Yes, they just couldn?t be bothered about an unknown victim's well-being. By their actions they portrayed that they were very busy people who had little time to waste. "A priest happened to be going down the same road, and when he saw the man he passed by on the other side. So too a Levite, when he came to the place and saw him, passed on the other side." (Luke 10:31-32) Such behaviour is not a rare occurrence in our day. Most of us would for much of the time pass by the other side; 'it is not our concern,' 'this is a police case' or 'call the ambulance' you would hear us say.
Both men saw the victim's state but none wanted to do anything about it. By recounting this parable, our Lord Jesus was underlining how deplorable this kind of attitude vis-à-vis other people was - whether we know the victim or not. It was a stranger, a Samaritan, who took pity on this man and relieved him of his woes.
What would it cost us to stop and show some sympathy or assist in alleviating somebody else's pain? The world would have been a better place if we showed love for one another like we ought, without necessarily bending over backwards. A kind word, a word of encouragement or a message of hope are comforting to the broken- hearted.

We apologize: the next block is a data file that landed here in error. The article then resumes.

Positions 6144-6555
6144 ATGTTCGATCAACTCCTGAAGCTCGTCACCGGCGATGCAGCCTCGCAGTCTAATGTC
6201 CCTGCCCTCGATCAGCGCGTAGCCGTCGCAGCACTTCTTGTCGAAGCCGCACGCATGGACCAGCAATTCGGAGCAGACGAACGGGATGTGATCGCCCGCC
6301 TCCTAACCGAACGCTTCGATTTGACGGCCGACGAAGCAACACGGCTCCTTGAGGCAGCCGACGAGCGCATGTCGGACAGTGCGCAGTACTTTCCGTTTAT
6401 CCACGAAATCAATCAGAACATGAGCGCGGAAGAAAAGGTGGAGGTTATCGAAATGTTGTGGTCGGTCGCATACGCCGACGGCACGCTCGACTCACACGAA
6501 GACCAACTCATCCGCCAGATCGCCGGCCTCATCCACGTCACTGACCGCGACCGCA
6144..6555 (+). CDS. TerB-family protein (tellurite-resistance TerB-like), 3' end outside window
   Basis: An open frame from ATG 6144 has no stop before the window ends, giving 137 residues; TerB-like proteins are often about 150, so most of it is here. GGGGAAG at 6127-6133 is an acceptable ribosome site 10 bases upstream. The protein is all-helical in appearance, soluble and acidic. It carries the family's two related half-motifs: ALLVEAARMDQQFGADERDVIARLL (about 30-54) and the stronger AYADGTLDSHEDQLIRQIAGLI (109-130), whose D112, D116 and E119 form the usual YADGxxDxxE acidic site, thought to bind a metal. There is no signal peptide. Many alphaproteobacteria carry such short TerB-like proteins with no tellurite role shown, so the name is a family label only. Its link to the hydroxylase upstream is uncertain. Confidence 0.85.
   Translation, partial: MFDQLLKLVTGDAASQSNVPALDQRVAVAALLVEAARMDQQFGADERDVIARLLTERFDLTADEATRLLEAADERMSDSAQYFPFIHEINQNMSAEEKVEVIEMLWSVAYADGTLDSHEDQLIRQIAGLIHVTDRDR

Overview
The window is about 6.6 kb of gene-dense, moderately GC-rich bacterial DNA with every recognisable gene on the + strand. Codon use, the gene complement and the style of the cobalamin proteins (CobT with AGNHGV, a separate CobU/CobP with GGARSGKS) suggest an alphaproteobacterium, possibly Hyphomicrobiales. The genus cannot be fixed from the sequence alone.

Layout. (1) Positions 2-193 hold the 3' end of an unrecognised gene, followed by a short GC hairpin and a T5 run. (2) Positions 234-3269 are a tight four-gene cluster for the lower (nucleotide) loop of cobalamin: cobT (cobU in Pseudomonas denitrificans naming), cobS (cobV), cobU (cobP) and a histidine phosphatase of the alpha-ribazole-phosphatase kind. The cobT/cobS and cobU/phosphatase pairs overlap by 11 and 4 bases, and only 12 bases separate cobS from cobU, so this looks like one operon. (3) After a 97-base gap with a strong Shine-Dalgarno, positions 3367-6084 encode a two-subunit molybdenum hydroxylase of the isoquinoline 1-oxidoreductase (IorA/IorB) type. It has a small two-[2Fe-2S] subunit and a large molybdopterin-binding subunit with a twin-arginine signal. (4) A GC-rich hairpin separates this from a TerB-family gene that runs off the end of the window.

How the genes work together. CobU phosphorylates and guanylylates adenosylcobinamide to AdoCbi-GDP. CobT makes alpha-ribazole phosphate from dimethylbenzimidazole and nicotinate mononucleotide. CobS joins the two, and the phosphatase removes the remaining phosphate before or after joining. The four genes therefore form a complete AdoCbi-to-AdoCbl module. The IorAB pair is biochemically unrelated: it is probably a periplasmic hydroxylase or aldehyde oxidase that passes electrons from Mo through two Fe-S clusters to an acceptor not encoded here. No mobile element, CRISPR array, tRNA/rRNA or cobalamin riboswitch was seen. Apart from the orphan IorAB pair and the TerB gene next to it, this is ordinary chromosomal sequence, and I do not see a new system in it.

Once, a blind man named Bartimaeus was at his post by the roadside begging for a living when he heard that Jesus was coming down that road. He did not want to miss what he considered a unique opportunity, so he yelled: "Jesus, Son of David, have mercy on me!" (Luke 18:38) Unfortunately, he met with fierce opposition from the crowd. "Those who led the way rebuked him and told him to be quiet, but he shouted the more...." Their intention was to stop him from his breakthrough and Bartimaeus' determination would not deter him. Nothing or no one could come between him and his miracle.
When you look closely at what transpired you probably won't believe yours eyes. What reason had the crowd to behave that way? Look no further; we all behave that way. Somewhere we want to get in somebody's way and deny that individual from making any headway. Wasn't that a heartless and selfish move? Rather than find ways to lead Bartimaeus to Jesus for his miracle, they sought ways to silence him.